Just over half of global mid-sized companies have been hacked and 40% have had data breaches since the start of 2010, a research report has revealed.
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Three-quarters of companies polled said a serious data breach could put them out of business, according to McAfee's Security Paradox report.
The report comes just days after Iain Lobban, director of the UK Government Communications Headquarters (GCHQ) revealed 20,000 malicious e-mails are found on government networks each month, 1,000 of which are deliberately targeted at government systems.
The paradox, said McAfee, is that 58% of businesses spend less than three hours a week working on, evaluating and researching their IT security, and 5% of companies admit to suffering a data loss incident in the last year that resulted in a loss of more than $25,000.
Lobban urged greater awareness of the threats posed by cyber attacks in a speech at the International Institute for Strategic Studies (IISS) in London.
There was "a real and credible" threat to critical national infrastructure, he said, but also an opportunity for government, telecoms, IT suppliers, and managed service providers to pool resources.
Governments and private industry need to work collaboratively to develop the appropriate international framework to secure themselves against these attacks, said Pamela Cawthorn, Dell Services innovation lead for cybersecurity.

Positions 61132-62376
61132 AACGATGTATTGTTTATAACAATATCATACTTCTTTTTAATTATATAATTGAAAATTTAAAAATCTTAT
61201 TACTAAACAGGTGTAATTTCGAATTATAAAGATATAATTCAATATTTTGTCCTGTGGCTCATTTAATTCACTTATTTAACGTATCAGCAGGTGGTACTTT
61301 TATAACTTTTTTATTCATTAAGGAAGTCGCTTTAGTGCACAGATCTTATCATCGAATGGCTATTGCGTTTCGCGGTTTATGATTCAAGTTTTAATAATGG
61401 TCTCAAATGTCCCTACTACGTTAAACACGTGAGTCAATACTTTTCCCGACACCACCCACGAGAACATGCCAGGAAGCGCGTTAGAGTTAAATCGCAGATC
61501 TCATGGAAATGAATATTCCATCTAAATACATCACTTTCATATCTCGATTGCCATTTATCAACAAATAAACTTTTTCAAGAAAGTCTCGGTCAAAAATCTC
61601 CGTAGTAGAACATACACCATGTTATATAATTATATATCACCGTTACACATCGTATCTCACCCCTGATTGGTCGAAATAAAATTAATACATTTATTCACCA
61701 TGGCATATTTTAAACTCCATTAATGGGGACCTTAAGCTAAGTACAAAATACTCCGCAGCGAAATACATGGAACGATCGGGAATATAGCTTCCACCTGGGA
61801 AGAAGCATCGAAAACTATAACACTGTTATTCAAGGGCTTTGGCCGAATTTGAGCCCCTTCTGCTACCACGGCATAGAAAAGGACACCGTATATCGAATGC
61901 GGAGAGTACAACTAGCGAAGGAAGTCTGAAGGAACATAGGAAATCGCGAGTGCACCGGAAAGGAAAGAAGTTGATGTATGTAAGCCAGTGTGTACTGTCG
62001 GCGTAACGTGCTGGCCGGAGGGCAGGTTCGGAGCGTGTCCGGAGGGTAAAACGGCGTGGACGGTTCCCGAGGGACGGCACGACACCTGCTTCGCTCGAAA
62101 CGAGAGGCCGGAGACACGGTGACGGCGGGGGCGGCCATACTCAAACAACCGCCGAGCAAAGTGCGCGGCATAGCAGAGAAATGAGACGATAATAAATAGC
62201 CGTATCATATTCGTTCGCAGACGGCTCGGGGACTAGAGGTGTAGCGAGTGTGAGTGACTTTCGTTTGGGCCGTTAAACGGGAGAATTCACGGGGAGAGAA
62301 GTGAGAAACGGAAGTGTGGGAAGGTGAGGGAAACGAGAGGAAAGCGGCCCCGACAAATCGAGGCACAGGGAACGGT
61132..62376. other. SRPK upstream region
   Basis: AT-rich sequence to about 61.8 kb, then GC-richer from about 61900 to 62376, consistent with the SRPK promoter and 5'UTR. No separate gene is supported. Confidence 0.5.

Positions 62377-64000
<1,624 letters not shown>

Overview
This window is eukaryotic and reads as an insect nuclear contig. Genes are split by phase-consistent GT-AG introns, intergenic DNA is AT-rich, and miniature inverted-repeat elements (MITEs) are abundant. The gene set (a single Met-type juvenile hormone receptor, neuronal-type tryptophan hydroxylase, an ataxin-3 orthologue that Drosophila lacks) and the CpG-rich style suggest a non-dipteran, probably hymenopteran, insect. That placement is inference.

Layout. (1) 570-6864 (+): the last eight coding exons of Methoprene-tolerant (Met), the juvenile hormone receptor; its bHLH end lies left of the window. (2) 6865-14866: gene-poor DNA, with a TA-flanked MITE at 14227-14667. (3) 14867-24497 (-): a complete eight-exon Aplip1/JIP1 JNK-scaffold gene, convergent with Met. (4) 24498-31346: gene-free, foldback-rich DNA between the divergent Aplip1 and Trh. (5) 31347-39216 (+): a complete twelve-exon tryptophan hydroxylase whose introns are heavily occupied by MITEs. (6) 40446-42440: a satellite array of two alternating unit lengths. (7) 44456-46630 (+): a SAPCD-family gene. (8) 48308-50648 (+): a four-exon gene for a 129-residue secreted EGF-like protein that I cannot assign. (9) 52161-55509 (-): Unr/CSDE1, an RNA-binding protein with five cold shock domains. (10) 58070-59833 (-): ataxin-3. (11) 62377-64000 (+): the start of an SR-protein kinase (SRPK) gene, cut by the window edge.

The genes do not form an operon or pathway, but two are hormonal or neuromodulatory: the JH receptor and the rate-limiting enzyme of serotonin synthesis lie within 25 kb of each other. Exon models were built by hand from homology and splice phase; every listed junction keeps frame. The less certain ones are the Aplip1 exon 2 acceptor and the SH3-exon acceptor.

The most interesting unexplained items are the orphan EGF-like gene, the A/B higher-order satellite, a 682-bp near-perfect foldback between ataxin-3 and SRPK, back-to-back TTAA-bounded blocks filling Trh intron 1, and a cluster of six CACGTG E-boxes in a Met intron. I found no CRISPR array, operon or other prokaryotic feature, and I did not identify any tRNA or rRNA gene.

"Collaboration is needed to do this in a way that keeps our global information central nervous system intact and secure," she said.
According to Cawthorn, there is a need to have more global participation on the future planning of the next-generation infrastructure required to address the changes that will affect internet usage in years to come.
"As more and more developing world economies connect to this central nervous system, we need to ensure that the existing users and consumers as well as the new participates do so without the risk of losing personal assets," she said.
The threat of cyber attacks is a real, live issue, bringing both threat and opportunity, said Lobban.
It is not a narrow security issue, he said, but a wide economic issue that demands a holistic response, that should involve new technology, new partnerships, and investment in the right people.
Crucial elements within that will be a different approach to government-industry partnership, and work by academia to broaden our research base and establish the mechanisms that will develop a large body of genuine expertise in the UK, said Lobban.
"But if we can get it right, then we have a real chance to keep our economy and our citizens secure," he said.